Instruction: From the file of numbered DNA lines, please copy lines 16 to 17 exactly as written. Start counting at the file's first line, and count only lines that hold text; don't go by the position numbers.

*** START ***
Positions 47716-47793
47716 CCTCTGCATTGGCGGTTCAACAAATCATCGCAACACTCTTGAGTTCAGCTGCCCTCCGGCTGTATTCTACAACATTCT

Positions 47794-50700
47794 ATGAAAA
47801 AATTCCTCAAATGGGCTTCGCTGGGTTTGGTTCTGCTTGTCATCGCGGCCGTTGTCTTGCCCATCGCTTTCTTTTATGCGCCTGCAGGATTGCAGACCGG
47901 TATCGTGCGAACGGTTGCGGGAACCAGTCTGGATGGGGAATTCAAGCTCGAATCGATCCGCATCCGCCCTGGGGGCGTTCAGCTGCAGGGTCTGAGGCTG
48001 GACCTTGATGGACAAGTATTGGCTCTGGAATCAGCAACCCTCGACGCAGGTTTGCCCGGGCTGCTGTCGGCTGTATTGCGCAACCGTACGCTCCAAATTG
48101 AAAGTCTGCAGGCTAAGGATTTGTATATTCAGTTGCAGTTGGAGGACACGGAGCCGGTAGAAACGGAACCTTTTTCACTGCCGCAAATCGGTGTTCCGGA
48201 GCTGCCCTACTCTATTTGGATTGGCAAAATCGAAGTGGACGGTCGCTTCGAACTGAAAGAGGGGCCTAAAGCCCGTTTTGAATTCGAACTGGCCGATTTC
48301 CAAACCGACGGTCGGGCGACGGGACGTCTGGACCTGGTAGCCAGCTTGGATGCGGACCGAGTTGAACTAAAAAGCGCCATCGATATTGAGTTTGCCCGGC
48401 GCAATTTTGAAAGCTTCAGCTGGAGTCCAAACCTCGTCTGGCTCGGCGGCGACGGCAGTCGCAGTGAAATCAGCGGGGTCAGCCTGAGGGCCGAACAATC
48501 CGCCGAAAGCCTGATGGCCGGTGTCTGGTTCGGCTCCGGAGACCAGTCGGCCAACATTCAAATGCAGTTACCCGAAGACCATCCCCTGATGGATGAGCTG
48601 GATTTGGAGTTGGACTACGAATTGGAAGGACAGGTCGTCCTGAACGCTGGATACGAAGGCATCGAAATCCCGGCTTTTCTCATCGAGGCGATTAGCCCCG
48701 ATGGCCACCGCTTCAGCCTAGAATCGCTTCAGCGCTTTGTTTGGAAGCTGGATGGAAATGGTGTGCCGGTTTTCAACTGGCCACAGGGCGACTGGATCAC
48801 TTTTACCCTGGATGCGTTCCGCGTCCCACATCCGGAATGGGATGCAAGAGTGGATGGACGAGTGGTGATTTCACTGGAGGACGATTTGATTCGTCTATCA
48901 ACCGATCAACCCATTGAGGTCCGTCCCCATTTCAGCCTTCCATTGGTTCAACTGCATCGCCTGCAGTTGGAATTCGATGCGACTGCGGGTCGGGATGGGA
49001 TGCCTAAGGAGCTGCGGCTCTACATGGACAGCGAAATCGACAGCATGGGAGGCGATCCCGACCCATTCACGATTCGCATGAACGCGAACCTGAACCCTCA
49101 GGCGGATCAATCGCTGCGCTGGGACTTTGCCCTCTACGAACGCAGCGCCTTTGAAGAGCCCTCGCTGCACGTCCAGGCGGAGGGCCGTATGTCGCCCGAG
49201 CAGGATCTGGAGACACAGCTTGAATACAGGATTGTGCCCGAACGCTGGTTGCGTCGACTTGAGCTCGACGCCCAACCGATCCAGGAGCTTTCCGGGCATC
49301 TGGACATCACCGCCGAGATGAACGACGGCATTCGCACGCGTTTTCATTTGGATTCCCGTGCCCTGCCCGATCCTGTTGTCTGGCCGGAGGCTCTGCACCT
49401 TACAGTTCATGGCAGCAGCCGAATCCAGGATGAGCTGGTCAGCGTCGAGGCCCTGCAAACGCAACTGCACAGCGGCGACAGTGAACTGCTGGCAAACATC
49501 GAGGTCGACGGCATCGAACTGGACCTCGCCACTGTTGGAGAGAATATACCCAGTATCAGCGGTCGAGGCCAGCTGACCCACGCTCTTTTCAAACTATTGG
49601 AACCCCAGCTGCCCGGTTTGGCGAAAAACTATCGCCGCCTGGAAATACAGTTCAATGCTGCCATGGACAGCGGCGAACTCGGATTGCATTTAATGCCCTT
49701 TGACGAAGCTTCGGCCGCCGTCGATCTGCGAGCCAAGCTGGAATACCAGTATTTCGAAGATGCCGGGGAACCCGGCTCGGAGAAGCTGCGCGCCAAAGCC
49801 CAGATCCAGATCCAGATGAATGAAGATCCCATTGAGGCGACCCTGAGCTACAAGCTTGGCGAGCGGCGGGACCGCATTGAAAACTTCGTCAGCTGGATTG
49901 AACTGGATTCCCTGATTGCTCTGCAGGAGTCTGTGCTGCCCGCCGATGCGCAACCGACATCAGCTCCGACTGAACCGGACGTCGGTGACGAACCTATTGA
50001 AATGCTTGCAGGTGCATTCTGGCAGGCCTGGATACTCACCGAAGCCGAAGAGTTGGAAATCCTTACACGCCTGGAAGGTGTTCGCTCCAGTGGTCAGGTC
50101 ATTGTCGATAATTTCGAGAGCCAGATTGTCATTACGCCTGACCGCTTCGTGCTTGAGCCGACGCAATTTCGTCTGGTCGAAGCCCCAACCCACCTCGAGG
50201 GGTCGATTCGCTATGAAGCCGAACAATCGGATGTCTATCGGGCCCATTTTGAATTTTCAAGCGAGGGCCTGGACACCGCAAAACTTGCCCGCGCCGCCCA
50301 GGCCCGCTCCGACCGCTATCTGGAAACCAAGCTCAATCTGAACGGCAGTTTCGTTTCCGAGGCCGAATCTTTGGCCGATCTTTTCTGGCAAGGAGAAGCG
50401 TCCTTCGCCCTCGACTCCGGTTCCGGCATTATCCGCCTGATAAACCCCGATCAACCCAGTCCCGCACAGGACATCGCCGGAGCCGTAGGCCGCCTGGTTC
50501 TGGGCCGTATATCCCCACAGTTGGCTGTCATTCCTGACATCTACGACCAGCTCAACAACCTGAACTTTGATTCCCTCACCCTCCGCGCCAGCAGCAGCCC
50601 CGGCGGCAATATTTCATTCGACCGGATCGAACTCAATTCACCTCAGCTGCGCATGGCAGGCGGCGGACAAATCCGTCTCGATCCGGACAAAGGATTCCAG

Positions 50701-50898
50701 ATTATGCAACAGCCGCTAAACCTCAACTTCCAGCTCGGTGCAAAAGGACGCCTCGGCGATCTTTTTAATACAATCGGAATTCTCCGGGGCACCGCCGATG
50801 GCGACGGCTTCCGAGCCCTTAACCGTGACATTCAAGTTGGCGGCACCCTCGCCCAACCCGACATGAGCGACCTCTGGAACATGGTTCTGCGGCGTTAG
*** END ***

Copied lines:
48901 ACCGATCAACCCATTGAGGTCCGTCCCCATTTCAGCCTTCCATTGGTTCAACTGCATCGCCTGCAGTTGGAATTCGATGCGACTGCGGGTCGGGATGGGA
49001 TGCCTAAGGAGCTGCGGCTCTACATGGACAGCGAAATCGACAGCATGGGAGGCGATCCCGACCCATTCACGATTCGCATGAACGCGAACCTGAACCCTCA